Clovis is the first widespread prehistoric culture that appeared about 13,000 years ago. Clovis originated south of the large ice sheets that covered Canada at that time and are the direct descendants of the earliest people who arrived in the New World around 15,000 years ago.

Michael Waters (at right) and Texas A&M graduate student Morgan Smith examine the 14,600-year- old knife found at the Page-Ladson site

Michael Waters (at right) and Texas A&M graduate student Morgan Smith examine the 14,600-year- old knife found at the Page-Ladson site (Photo credit: Mike Waters)

Clovis people fashioned distinctive stone spear points with fluted bases that are found in Texas and other portions of the U.S. and northern Mexico. These weapons were used to hunt animals, including mammoths and mastodons, from 12,600 to 13,000 years ago.

“This is a big deal,” says Florida State’s Halligan.

“There were people here. So how did they live? This has opened up a whole new line of inquiry for us as scientists as we try to understand the settlement of the Americas.”

Adds Daniel Fisher of the University of Michigan, also heavily involved in the project, “Our work provides strong evidence that early human hunters did not hunt mastodons to extinction as quickly as supporters of the so-called ‘Blitzkrieg’ hypothesis have argued. Instead, the evidence from this site shows that humans and megafauna coexisted for at least 2,000 years.”

Waters says the site has changed dramatically since it was first occupied 14,550 years ago. Millennia of deposition associated with rising water tables tied to sea level rise left the site buried under 15 feet of sediment and submerged.

“The Page-Ladson site gives us another clue about the first people to explore and settle the Americas,” adds Waters.

“Page-Ladson significantly adds to our growing knowledge that people were exploring and settling the Americas between 14,000 and 15,000 years ago. Archaeological evidence from other sites dating to this time period show us that people were also adapted to living in Texas, Washington, Oregon, Pennsylvania, Wisconsin and South America. Clearly, people were all over the Americas earlier than we thought.”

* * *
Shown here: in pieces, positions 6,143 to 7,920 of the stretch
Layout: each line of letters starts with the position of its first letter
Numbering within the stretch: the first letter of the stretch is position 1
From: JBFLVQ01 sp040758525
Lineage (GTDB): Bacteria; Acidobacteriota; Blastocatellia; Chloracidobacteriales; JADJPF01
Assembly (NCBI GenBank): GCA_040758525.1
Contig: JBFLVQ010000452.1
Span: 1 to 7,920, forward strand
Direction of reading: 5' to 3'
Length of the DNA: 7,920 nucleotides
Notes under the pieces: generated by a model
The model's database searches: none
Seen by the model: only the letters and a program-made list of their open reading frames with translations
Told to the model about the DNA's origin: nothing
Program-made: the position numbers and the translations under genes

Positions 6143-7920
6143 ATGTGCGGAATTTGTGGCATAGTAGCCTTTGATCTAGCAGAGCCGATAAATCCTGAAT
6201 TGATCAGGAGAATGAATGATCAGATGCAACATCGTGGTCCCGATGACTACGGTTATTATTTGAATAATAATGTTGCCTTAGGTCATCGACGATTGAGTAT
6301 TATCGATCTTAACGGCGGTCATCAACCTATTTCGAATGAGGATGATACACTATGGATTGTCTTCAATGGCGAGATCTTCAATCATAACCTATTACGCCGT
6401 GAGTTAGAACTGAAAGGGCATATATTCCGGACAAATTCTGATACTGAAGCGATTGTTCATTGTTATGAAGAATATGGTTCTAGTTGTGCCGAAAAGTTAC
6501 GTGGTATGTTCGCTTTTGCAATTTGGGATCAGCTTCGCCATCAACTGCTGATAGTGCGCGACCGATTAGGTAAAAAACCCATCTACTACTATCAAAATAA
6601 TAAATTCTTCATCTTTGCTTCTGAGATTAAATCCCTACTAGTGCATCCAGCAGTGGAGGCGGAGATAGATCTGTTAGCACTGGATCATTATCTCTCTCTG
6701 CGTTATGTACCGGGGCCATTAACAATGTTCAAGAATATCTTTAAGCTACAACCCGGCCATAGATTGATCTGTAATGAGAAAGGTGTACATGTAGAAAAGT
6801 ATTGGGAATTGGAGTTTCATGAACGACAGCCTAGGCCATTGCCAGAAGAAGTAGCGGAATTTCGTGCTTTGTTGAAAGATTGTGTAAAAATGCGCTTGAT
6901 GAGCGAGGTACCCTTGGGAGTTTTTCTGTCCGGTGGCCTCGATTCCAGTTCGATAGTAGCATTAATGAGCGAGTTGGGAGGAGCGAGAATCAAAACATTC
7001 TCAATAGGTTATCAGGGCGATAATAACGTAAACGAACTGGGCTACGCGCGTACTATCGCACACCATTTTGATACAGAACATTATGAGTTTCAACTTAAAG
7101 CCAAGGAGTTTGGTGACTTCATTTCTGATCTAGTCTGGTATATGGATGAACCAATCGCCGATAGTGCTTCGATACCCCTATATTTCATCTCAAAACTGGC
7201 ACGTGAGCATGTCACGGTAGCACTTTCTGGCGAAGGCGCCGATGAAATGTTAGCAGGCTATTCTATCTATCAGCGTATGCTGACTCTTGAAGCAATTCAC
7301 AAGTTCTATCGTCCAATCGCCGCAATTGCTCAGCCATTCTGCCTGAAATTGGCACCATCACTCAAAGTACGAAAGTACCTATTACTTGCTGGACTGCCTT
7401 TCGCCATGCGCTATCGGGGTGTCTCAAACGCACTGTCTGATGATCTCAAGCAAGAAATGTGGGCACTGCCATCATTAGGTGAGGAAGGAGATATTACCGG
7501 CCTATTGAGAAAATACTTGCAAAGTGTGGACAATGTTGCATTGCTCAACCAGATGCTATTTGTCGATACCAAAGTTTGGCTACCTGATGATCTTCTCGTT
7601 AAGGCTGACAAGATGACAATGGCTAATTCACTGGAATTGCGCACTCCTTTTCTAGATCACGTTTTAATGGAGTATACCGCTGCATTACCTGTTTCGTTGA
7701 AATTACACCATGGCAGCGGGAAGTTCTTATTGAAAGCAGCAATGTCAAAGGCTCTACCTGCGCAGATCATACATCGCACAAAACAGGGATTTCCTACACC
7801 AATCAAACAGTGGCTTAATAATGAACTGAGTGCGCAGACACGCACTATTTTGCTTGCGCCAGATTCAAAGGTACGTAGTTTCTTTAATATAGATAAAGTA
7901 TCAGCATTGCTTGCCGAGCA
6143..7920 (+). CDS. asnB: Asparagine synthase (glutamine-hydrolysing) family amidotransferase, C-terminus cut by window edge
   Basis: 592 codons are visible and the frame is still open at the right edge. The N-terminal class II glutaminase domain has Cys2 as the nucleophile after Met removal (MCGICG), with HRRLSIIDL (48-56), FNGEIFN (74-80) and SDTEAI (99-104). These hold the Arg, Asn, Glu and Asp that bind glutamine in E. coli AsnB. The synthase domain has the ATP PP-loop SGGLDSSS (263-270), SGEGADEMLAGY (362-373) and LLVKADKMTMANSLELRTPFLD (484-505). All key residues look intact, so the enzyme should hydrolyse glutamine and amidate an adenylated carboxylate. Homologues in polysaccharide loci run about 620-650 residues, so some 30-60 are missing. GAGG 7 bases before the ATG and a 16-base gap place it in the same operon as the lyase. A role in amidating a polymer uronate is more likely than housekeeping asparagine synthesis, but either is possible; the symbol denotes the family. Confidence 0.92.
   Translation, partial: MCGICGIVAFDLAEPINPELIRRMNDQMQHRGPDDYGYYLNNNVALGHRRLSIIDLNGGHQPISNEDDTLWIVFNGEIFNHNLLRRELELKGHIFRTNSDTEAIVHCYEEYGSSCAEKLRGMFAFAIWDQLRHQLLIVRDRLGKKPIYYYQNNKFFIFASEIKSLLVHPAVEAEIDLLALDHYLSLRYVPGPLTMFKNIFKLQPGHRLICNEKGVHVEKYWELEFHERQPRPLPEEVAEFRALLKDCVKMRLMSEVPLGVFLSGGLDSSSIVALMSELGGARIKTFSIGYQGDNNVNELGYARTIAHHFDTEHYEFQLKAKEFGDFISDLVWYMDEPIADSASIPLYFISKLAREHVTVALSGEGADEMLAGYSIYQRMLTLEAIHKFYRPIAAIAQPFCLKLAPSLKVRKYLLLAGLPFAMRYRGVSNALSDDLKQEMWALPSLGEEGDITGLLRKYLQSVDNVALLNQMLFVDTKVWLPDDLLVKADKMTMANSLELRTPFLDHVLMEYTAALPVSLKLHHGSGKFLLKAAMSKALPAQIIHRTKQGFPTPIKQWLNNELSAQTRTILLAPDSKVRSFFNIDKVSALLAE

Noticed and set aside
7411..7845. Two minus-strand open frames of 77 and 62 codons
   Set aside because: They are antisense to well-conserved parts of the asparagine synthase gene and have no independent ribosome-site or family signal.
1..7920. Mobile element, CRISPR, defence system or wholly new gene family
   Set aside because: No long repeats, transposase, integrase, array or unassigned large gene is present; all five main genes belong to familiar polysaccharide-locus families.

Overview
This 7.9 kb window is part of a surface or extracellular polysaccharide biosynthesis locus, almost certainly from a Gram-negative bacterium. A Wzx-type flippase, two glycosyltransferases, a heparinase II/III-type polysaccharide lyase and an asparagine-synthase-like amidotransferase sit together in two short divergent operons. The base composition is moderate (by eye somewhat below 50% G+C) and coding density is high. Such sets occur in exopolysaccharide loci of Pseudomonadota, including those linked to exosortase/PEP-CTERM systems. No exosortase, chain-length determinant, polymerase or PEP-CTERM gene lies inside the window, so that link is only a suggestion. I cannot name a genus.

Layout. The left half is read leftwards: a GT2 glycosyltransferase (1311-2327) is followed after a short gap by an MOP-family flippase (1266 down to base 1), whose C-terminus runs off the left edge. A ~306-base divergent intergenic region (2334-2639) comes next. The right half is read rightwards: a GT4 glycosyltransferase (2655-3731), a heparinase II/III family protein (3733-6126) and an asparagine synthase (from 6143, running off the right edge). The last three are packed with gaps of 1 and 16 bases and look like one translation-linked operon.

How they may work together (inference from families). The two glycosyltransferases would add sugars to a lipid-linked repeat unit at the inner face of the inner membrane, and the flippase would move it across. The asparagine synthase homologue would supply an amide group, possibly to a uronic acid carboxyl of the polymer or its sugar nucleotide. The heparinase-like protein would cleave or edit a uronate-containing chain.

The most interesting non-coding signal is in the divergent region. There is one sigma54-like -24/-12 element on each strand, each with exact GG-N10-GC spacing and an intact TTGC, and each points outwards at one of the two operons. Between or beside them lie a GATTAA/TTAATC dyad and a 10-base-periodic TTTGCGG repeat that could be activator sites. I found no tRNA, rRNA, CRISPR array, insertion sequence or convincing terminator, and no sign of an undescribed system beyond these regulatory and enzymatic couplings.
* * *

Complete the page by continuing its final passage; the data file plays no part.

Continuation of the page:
Additionally, the evidence from Page-Ladson and the other sites shows that people coexisted with and hunted large mammals, such as the mammoth and mastodon, before they became extinct.

“Work by Texas A&M graduate student Angelina Perrotti on the dung fungus Sporormiella shows that extinction of the megafauna occurred around 12,600 years ago at the site, which is synchronous with other regions in North America,” Waters notes.

“Page-Ladson is an important site that has yielded important information about the First Americans and about the journey of our own species.”

The project was primarily funded by the North Star Archaeological Research program and Chair in First American Studies at Texas A&M; the Elfrieda Frank Foundation; and the National Geographic Society.


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Media contact: Keith Randall, News & Information Services, at (979) 845-4644 or Michael Waters at (979) at 845-5246